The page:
Peugeot - Fiat Chrysler merger: a major coup?

Fiat Chrysler and Peugeot have agreed on a merger. The Italian-American company and its French rival plan to share the costs for new technologies such as electric cars and autonomous vehicles. However, Paris, for one, has yet to approve the deal. Europe's press assesses the prospects of success.

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Neue Zürcher Zeitung (CH) /

A win-win merger

The merger is mutually beneficial, the Neue Zürcher Zeitung explains:

“The French are much farther ahead in the development of hybrid and battery-run electric cars. ... And compared with FCA [Fiat-Chrysler-Holding], Peugeot-Citroën's modular platform is far more advanced, like the one VW also uses, for example. For its part FCA is attractive for Peugeot-Citroën because the French company already has advanced plans for launching the Peugeot brand in North America. With the FCA plants on the American continent and the efficient dealership network, the French company will have the perfect foundation for a quick start in the US and Canada. And Fiat Chrysler also offers another American advantage: its partnership with the Alphabet subsidiary Google.”

Le Figaro (FR) /

Striking while the iron is hot

As opposed to the failed merger between Renault and Nissan, Fiat Chrysler's merger with PSA is promising indeed, Le Figaro believes:

“The merger of the two mid-sized carmakers would result in a global giant with the strength to meet the challenges posed by a sector in a state of transformation. Secondly, because of the cultural proximity of the protagonists, a factor which is too often neglected: these two family groups have long maintained close ties. ... Finally, the political context is favourable: the French and Italian governments approve of the move, and the unions, although on their guard, are not opposed to it.”

La Repubblica (IT) /

Many obstacles remain

La Repubblica welcomes the news of the merger but sees a number of obstacles:

“Will it all go smoothly? One of the clauses in the agreement is said to rule out a reduction in employee numbers. A good promise, but not easy to keep. The mega company will have now 400,000 employees around the globe. To guarantee that they all have work it will have to sell a lot more cars than are being built today. ... And if Paris takes an interventionist approach, demanding guarantees for the French plants, will the Italian government follow suit? ... Detroit, Paris and Turin [would now be] the fourth largest car company in the world - and in a position to play a decisive role in the approaching electric car revolution.”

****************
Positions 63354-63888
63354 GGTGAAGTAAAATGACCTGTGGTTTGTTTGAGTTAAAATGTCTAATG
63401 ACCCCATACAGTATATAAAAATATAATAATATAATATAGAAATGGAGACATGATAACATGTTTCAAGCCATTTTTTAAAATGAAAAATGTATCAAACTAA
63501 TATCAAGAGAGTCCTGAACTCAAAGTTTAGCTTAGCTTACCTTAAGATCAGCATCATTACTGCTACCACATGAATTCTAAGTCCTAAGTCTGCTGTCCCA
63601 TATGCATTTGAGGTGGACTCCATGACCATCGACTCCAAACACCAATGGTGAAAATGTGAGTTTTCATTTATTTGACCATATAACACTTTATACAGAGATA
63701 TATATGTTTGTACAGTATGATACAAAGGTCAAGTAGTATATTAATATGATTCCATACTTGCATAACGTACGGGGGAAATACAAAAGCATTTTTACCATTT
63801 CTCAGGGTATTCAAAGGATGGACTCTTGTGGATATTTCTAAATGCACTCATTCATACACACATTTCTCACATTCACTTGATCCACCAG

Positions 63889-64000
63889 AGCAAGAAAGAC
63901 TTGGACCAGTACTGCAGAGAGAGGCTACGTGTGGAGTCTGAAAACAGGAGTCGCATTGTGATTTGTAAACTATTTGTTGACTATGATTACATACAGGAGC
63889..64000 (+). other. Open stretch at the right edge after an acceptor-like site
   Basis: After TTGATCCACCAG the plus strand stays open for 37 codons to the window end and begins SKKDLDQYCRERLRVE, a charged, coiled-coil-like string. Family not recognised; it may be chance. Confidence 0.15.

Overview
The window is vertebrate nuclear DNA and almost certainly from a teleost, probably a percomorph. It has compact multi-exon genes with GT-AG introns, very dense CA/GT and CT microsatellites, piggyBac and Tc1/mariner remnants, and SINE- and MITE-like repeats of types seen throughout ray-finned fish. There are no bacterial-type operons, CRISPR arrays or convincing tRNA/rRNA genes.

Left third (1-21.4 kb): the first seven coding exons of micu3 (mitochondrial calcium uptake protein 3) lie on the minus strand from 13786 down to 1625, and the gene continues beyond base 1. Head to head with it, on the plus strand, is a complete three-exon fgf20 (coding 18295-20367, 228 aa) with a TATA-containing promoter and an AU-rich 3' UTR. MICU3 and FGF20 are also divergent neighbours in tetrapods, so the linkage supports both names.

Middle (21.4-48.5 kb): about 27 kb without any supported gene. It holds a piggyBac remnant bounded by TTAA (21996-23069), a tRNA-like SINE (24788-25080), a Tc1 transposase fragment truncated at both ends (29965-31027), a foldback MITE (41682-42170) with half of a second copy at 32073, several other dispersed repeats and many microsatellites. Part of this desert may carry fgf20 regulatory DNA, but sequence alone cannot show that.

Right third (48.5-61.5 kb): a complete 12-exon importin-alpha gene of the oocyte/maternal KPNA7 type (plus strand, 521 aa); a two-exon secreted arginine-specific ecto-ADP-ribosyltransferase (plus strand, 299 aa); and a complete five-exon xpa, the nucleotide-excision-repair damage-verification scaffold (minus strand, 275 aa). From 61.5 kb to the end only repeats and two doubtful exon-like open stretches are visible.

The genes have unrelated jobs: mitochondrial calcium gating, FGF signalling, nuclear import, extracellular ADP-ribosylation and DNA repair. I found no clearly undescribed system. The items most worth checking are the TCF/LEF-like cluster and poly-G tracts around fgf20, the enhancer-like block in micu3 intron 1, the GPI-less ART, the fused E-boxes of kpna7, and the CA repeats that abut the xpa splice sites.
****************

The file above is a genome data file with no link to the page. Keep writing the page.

Süddeutsche Zeitung (DE) /

Time is against the new company

The Süddeutsche Zeitung is unconvinced by the merger:

“Fiat Chrysler is even further behind on electrification and mobility than the German producers were for a long time. ... PSA is further ahead in these areas, and Fiat Chrysler stands to gain considerable know-how through cooperation. But the big problem is that after such a merger there will be no time or energy left for this. Many decisions must be taken before a single jointly-manufactured e-car rolls off the assembly line: which plants should remain in operation, and which not? Where should future-oriented areas be combined? ... The planned merger with Renault failed even before it really got started, presumably because of questions such as these.”